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‘Who is this small boy?’ – ‘Skinny’ Ndidi on making World Cup squad amid intimidation

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Wilfred Ndidi has revealed how he overcame a barrage of intimidation en route to making Nigeria’s squad for the 2013 Fifa U20 World Cup.

Having been dropped from the Golden Eaglets’ team for the 2013 African U17 Championship staged in Morocco owing to an MRI controversy alongside Ibrahim Abdullahi and Emmanuel Asadu, Ndidi was promoted into the U20 team thanks to his superlative talent.

At that time John Obuh’s Flying Eagles were preparing for the global showpiece in Turkey, and the 16-year-old had to prove his worth to make the final list.

And that never came easy for the defender because of his ‘skinny’ appearance. In his discussion with Out of Home Podcast, the Nigeria international recounted his experience and how he never submitted against all odds.

“When I got to the U20 team, I was seeing these guys. They were professionals who were already playing in the league. They were strong when compared to myself, a skinny boy coming from an academy to the U17’s and now to the U20’s,” Ndidi said.

“Immediately they saw me, they were like ‘Who is this small boy?’ It was just all over my face that who is this small boy. It was so tough that my roommate would sleep on the bed and I would sleep on the ground.

“I wasn’t intimidated because I knew what I was there to do and not to make friends. Everything worked in my favour because I trained with older people growing up in the barracks.

“I only started training with my age mates when I was in the Nath Academy, so I was already used to training with bigger guys so I wasn’t scared. To me, it was just normal.

“You might be stronger than me, but I won’t give you my body to overpower me.”

Ndidi trained under Flying Eagles’ assistants as the chief coach was in Germany for important assignments. However, things got worse on his return as he did not hide his challenge with his physique.

Ndidi PS

Ndidi PS

“The coach wasn’t around because he went for a course but the other officials liked me and they were saying I was young, intelligent and they were encouraging me. But when the coach returned from Germany, he was like ‘why did you put this small boy in the defence?” the ex-Genk man continued.

“Getting that from a coach I like and who was popular in Nigeria got me so sad, I became nervous and didn’t know what to do.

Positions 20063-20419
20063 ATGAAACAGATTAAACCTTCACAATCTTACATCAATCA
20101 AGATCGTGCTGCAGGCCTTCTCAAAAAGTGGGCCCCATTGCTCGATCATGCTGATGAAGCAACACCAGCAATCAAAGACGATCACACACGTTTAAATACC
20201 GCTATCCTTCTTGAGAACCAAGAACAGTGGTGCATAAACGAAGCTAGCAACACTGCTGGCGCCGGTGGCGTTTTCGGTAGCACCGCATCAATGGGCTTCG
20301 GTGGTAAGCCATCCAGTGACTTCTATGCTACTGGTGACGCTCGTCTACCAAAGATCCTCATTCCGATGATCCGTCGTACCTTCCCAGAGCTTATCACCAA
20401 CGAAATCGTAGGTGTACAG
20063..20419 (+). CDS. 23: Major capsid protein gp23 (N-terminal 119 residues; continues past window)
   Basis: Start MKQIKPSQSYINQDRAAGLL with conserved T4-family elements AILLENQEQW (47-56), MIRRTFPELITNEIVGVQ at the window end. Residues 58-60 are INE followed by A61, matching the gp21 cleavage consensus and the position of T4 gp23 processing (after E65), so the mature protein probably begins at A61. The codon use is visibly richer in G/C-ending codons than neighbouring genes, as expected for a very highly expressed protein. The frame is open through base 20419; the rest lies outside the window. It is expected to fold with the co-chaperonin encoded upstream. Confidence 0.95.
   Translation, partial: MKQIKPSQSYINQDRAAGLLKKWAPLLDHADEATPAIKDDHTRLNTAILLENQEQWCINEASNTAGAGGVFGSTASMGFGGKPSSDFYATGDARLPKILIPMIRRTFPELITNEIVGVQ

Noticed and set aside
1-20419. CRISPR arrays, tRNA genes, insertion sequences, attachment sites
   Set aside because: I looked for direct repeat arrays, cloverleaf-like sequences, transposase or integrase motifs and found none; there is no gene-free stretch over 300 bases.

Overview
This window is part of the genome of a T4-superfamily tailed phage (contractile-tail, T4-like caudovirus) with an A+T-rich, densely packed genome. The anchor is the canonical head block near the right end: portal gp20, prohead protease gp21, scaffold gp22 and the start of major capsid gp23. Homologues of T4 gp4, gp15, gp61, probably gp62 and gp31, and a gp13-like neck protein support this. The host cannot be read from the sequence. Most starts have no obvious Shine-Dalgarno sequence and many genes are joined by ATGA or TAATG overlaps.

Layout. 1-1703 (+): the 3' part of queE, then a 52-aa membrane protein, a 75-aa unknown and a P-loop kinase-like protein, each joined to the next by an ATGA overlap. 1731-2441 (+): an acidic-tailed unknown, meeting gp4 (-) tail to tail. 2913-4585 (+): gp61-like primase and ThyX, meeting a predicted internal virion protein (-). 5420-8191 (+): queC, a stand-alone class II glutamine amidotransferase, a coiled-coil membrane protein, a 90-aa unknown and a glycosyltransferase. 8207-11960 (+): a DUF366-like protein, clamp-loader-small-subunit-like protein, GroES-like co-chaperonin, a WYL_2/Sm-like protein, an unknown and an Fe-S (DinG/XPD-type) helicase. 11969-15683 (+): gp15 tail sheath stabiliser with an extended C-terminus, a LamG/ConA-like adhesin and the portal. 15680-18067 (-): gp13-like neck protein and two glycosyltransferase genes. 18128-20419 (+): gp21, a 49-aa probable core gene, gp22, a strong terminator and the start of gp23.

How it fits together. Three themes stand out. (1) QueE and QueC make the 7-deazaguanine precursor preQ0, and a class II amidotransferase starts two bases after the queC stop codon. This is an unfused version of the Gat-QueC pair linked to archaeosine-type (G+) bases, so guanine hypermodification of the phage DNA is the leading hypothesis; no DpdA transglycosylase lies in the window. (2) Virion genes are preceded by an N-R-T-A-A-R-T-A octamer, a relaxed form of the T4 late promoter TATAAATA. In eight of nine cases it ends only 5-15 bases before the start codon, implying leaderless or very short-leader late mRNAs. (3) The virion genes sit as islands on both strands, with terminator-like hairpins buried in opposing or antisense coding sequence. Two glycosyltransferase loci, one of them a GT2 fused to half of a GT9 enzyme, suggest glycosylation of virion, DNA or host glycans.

“He never saw me play except during training but he was getting updates from other officials but he kept asking why a small boy was put in the defence and all that but [other officials] kept saying ‘that boy is good’. 

“I didn’t make the cut when he announced the list but when I was about leaving [the camp], some of the officials said ‘you are not going anywhere, he has to see you play’. Then a game was organised for me for the coach to see me play.

“During the game, I played so well but the moment I was substituted our opponents scored against us. After the game, he came to me and said you did very well today.

“For me, you are not strong to be in the central defence but I will take you to Toulon tournament so that other teams can see you and maybe want you, but you are not going to the World Cup because I need a strong player. I wasn’t bothered as long I was going to Toulon.”

Nigeria U20 coach John Obuh - Turkey 2013

Nigeria U20 coach John Obuh - Turkey 2013

In France, Nigeria U20 returned home with their heads bowed low after a devastating outing that saw them record two wins and two draws in Group B that had Brazil, Portugal, Mexico and Belgium.

But for Ndidi, it was his saving grace to remain in the team as he proved his class following Obuh’s decision to rest others.

He added: “The mistake he made was that he rested his best defenders throughout the tournament and I was playing in the central defence. I played against Lukaku brother [Jordan]. Even the Brazilian coach [Alexandre Gallo] said ‘you are a young boy and you are doing well’. He also encouraged me because he liked the way I played.

“We didn’t go far in the competition but I was doing well while he rested his best defender. When it was time to reveal his final list, he came to me and said: ‘You did very well in the tournament and my officials are happy with you. You are going to make the World Cup team but I don’t think you will play. This is not a pre-season tournament in case but you are not going to play’.

“From you are too small to travel to Toulon and now making the World Cup – I was happy because I was getting the opportunities for free because some people were trying to pay to make the team – it was really bad.

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“When we got to the World Cup, we lost the first game 3-2 to Portugal. The best player he rested wasn’t fit. He was just training but wasn’t fit for the matches. The other officials came and told him ‘Play this boy. He did well in Toulon, just try him’. Then I got to play the first game.”

Ndidi went ahead to play in his first game in the 3-0 defeat of Cuba, then a 1-0 victory over South Korea and the failed Round of 16 encounter against Uruguay.

The Leicester City star, Moses Simon and Shehu Abdullahi are the only players in Obuh’s 21-man team who made it to the senior national team, Super Eagles.

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